9 Democratic Presidential Candidates Talk Poverty, Systemic Racism At Poor People's Forum
Religious leaders and activists organize first ever presidential forum on poverty.
On Monday, nine of the 24 Democratic presidential candidates addressed issues of poverty and systemic racism at a forum in Washington, D.C., sponsored by the Poor People's Campaign. This coincided with the campaign's release of its "Moral Budget: Everybody Has the Right To Live" report, which did a deep dive into the root causes of poverty. The report found that America has more than enough resources to meet the needs of the country's 140 million poor and low-income people, as well as to rectify systemic injustice.
The nine candidates—Sen. Michael Bennet (D-CO), former Vice President Joe Biden, Sen. Kamala Harris (D-CA), Miramar, Florida, Mayor Wayne Messam, Sen. Bernie Sanders (D-VT), Rep. Eric Swalwell (CA-15), Sen. Elizabeth Warren (D-MA), spiritual advisor and author Marianne Williamson and entrepreneur Andrew Yang—were given time to make brief statements and then took questions from those directly impacted by issues of racism, poverty, ecological devastation and militarism. Julián Castro (D-TX) was scheduled to attend but was unable to make it due to a canceled flight related to weather conditions. Donald Trump was also invited but failed to respond to the invitation.
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“Some politicians demonize poor people. And many, including many Democrats, refuse to even talk about the poor.”— Institute for Policy Studies (@IPS_DC) June 18, 2019'
did something groundbreaking: It made presidential candidates talk about poverty.@thomaskaplan via @nytimeshttps://t.co/7vjHAa41qJ pic.twitter.com/6QY7UQFS6a
Before candidates took to the stage, the co-chairs of the Poor People's Campaign, the Revs. Dr. William Barber II and Dr. Liz Theoharis explained why a presidential forum focused specifically on poverty is necessary. "We are here because, in 2016, we went through the most expensive presidential campaign in U.S. history without a serious discussion or debate about systemic racism or poverty," Barber said. It was a point he brought up again directly with candidates when he asked each of them if they'd be willing to commit to a televised debate on these issues. Eight of the nine responded yes.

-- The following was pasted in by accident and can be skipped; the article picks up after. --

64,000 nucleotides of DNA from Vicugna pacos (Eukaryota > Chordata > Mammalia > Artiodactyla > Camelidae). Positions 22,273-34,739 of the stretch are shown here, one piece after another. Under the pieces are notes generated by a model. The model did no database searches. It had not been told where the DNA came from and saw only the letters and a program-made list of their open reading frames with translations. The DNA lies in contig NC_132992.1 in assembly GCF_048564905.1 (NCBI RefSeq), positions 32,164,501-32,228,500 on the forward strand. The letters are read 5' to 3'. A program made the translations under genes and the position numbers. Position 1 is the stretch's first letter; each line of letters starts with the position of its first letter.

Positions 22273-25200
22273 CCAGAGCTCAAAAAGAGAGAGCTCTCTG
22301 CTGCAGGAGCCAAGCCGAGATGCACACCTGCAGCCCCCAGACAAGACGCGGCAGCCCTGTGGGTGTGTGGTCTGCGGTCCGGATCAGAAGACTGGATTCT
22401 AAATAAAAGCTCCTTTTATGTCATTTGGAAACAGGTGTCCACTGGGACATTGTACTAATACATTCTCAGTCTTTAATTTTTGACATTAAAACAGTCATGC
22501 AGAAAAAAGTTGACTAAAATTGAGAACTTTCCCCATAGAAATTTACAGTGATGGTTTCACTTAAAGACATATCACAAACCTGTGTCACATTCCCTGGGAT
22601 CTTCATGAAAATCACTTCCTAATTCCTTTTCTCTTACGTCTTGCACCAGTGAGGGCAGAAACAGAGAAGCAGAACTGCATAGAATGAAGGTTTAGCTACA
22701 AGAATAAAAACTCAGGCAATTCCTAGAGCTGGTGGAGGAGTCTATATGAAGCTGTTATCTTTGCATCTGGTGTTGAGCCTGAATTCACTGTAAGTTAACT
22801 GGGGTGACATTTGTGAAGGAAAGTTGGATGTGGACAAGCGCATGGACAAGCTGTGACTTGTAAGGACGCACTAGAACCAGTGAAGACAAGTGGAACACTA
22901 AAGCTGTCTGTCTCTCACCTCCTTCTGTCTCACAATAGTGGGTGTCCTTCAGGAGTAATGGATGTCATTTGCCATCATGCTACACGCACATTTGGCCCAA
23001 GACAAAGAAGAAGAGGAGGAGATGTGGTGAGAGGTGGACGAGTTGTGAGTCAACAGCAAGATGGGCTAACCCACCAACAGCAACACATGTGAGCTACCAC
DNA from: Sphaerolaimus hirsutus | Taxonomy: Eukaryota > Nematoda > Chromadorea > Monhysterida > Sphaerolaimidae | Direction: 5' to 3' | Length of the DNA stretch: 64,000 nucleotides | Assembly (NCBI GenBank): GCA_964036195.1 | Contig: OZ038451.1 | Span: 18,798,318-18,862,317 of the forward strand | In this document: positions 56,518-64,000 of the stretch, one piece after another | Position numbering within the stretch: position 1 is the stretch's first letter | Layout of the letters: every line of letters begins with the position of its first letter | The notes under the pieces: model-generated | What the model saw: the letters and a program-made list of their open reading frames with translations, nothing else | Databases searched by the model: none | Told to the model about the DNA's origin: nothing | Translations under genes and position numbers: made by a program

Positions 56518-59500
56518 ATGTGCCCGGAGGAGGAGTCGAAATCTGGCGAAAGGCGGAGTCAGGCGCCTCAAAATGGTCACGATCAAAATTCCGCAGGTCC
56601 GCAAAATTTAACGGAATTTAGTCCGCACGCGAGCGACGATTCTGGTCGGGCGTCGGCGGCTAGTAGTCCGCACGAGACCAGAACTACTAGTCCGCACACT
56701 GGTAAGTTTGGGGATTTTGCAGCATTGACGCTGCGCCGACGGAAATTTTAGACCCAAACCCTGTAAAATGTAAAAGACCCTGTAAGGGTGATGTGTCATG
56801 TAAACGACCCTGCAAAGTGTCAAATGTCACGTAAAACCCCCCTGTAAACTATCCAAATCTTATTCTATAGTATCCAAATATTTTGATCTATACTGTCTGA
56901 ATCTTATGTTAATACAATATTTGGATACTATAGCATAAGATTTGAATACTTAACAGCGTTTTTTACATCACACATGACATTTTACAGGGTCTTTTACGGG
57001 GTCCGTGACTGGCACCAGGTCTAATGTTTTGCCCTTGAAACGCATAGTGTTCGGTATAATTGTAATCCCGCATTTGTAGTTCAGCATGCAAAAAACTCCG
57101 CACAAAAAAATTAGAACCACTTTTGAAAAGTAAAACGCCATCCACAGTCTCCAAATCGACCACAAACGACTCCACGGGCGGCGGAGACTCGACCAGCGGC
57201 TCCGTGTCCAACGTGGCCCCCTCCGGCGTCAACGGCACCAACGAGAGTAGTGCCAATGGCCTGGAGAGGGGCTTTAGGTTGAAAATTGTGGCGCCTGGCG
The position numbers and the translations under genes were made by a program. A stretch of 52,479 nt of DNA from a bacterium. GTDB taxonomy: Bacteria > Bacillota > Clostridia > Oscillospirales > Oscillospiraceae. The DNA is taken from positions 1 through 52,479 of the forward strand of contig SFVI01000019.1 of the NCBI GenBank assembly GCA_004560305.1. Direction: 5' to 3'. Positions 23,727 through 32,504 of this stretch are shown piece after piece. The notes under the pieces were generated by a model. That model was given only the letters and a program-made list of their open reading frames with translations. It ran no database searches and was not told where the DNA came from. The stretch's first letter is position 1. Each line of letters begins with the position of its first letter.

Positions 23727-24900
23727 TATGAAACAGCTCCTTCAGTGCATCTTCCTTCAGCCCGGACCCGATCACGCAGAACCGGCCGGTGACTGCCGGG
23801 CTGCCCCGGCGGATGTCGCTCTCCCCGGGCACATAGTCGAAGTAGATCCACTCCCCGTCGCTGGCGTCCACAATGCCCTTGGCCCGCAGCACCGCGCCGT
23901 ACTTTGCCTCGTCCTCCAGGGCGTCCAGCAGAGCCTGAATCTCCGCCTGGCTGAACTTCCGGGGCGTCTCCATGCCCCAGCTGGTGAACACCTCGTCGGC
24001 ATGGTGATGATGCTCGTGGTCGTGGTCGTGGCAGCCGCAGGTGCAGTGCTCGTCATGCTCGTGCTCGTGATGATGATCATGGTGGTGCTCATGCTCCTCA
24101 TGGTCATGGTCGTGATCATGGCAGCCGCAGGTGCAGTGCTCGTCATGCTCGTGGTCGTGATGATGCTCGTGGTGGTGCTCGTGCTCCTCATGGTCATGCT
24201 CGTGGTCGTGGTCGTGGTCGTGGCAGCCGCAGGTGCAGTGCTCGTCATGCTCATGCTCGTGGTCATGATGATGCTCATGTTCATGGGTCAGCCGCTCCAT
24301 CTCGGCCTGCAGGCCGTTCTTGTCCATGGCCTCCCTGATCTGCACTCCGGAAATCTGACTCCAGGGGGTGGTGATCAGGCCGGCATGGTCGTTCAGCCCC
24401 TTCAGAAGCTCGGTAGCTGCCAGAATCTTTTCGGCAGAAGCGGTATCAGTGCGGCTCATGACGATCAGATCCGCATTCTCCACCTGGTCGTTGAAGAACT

That's it for the Presidential Forum! (Don't worry, there are still two more days at the #PPCMoralCongress.)— Poor People's Campaign (@UniteThePoor) June 17, 2019'
With @KamalaHarris's commitment to a live televised debate on poverty, eight presidential candidates have said they will appear. Can't stop us now! #PoorPeoplesCampaign pic.twitter.com/T2mQRjRWiq
Wayne Messam, a first-generation American born to Jamaican parents, was asked about his plan for an immigration system that protects families and puts an end to racist attacks against immigrants of color. He responded that "our broken immigration system is racist..and the way our immigration system is enforced is immoral," while also noting the lack of will in Washington to take on immigration reform. Messam also talked about the student loan crisis as a cause of poverty and his plan to eradicate student loan debt in order to create an economy that works for everyone.
Rep. Eric Swalwell received a question from a long-term McDonald's employee who wanted to know what the Congressman would do to ensure that workers receive $15 an hour and have the right to join a union. Swalwell agreed that all workers deserve to make a living wage, while also stating that poverty is not a condition that is "God made" but instead "is manmade."
One of the most powerful questions of the forum came from two black elementary school students from Boston, who asked Marianne Williamson what she plans to do about the opioid crisis. "Why are there needles all around our school?" one of them asked.
Williamson answered, "Needles are around your school because there are people doing things that are very, very bad for them. And they are doing things that are very bad for them because life is so hard for them...and our job is to create a society in which more people are happy, and more people aren't desperate, and more people just want to do good, happy, peaceful things."
Though its presidential forum has ended, the Poor People's Campaign continues its work. Its three-day conference in Washington ends on June 19th, after which they will continue their advocacy work with clergy, activists, organizations and leaders in over 40 states.